Abdullah Ibn Abbas (RA) said:  The Messenger of Allah (SAW) said, “If anyone constantly seeks pardon (from Allah), Allah will appoint for him a way out of every distress and a relief from every anxiety and will provide sustenance for him from where he expects not.” (Abu Dawood)

 

Hafiz ibn Hajar (ra) mentioned that Imam Qurtubi (ra) quoted 23 different definitions of true repentance (tawbatun nasooh) in his tafsir.  Ibn Hajar mentioned only the most important of these:

 

1. The word of Umar (RA) that it is, ‘To sin and then never to return to it.’

2. To hate the sin, and then seek forgiveness for it every time it occurs to one, as Hasan al-Basri (ra) had said.

3. The words of Qatada (ra), ‘To be genuine and truthful in one’s repentance,’ which is what Imam Bukhari chose as the definition of true repentance in his chapter heading.

4. To have sincerity in one’s repentance.

5. To be concerned about one’s repentance not being accepted.

6. To be such that it does not need another repentance after it.

7. To be made out of fear and hope and be accompanied by consistency in worship.

8. Like the seventh, but with the added condition that one leave the company of those who assisted in the sin.

9. That one’s sin be between one’s eyes i.e. one does not forget it to keep avoiding it.

(Hafiz Ibn Hajar – in his Fath al-Bari)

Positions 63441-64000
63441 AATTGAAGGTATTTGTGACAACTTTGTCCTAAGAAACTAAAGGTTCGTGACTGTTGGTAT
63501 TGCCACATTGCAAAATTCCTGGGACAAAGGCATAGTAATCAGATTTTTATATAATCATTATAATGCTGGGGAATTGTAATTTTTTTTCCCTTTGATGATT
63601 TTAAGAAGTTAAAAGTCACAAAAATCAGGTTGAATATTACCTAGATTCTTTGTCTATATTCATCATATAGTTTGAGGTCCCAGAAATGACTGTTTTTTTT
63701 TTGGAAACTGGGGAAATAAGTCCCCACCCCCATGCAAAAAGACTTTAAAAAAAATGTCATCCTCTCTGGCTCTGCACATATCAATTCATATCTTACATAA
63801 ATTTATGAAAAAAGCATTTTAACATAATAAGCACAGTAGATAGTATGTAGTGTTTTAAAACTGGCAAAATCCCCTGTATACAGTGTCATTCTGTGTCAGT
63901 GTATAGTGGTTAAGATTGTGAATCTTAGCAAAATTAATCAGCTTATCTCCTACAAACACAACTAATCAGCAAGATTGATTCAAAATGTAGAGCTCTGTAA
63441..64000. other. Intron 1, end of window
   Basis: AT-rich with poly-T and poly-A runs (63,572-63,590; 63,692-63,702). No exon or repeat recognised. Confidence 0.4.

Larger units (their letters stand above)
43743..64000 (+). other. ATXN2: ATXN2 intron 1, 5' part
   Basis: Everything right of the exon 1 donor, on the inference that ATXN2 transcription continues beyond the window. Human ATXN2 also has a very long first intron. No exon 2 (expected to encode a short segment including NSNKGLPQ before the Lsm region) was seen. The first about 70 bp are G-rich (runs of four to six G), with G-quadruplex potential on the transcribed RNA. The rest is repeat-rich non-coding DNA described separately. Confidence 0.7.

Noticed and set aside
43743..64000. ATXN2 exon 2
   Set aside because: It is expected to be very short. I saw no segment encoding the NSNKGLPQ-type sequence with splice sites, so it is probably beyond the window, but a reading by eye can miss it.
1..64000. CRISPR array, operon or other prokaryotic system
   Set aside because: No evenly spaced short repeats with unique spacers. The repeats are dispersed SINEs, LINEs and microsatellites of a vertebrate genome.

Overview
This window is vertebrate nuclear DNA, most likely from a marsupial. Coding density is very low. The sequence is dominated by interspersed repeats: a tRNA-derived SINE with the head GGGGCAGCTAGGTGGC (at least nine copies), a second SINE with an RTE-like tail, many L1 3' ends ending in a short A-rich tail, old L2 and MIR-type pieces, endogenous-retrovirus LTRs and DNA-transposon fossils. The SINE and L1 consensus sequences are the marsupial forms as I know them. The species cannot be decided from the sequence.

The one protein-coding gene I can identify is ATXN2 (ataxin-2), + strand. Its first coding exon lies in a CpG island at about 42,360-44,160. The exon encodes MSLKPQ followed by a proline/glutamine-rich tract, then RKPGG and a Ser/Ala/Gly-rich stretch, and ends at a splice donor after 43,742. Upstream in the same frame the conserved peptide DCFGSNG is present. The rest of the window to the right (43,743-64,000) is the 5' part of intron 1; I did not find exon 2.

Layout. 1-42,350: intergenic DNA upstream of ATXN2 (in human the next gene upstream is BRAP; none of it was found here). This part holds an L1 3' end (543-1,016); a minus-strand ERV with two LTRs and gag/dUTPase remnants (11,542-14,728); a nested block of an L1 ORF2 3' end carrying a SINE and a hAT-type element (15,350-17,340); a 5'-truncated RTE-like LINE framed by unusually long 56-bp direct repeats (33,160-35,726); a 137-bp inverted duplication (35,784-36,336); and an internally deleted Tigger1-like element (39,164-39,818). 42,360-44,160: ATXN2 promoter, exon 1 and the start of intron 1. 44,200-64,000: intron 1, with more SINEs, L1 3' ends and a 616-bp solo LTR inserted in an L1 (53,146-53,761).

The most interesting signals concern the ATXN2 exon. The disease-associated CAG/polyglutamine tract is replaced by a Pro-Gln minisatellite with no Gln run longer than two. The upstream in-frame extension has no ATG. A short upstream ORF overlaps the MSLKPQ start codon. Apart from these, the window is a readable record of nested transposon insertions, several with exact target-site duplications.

MAJOR AND MINOR SINS

There are two types of sins in Islam

Minor Sins (sayyi’aat) smaller sins and daily activities where we have to be aware of our behaviour and conduct. (e.g. losing temper, saying bad words, making fun of people, bad behaviour, bad treatment of people).

Major Sins (kaba’ir or “enormities”): Any sin entailing either a threat of punishment in the Hereafter explicitly mentioned by the Qur’an or Hadeeth, a prescribed legal penalty (Hadd), or being accursed by Allah or His Messenger.

 

Minor Sins will not be forgiven until and unless we refrain from major sins, as Allah says:

If you avoid the major sins which you are forbidden, We will remove from you your minor sins and admit you to a noble entrance [into Paradise].   (Surah An-Nisaa: Chapter 4: Verse 31)

Prayer expiates minor sins, if major sins are avoided.

Continuous minor sins become major sins if not stopped.

 

Major Sins are the following:

• Shirk—associating partners with Allah

• Murder

• Not performing the Obligatory Prayers (Fardh Salaah)

• Not paying Zakaat

• Showing disrespect to one’s parents

• Severing ties of kinship

• Accepting usury (riba)

• Consuming the property of an orphan

• Attributing lies to the Prophet (SAW)

• Breaking one’s fast on purpose during Ramadan

• Fleeing from jihad

• Adultery

• Tyranny

• Drinking intoxicants

• Showing arrogance to others

• Bearing false witness

• Misappropriating Muslim funds of Zakaat

• Theft

• Highway robbery

• Suicide

• Not freeing oneself of all traces of urine (before prayer)

• Showing off by one’s good deeds

• Eavesdropping, spying on Muslims, revealing their weaknesses

• Despairing of the Mercy of Allah and loss of hope

• Gambling

• Forgoing the Friday prayer to pray alone (for men)

 

O Allah! Your Forgiveness is far greater than my sins and I have more hope in Your Mercy than in my own deeds.

 

Requesting your duas!

 

Abdul Haq Abdul Kadir

Johannesburg, Gauteng

South Africa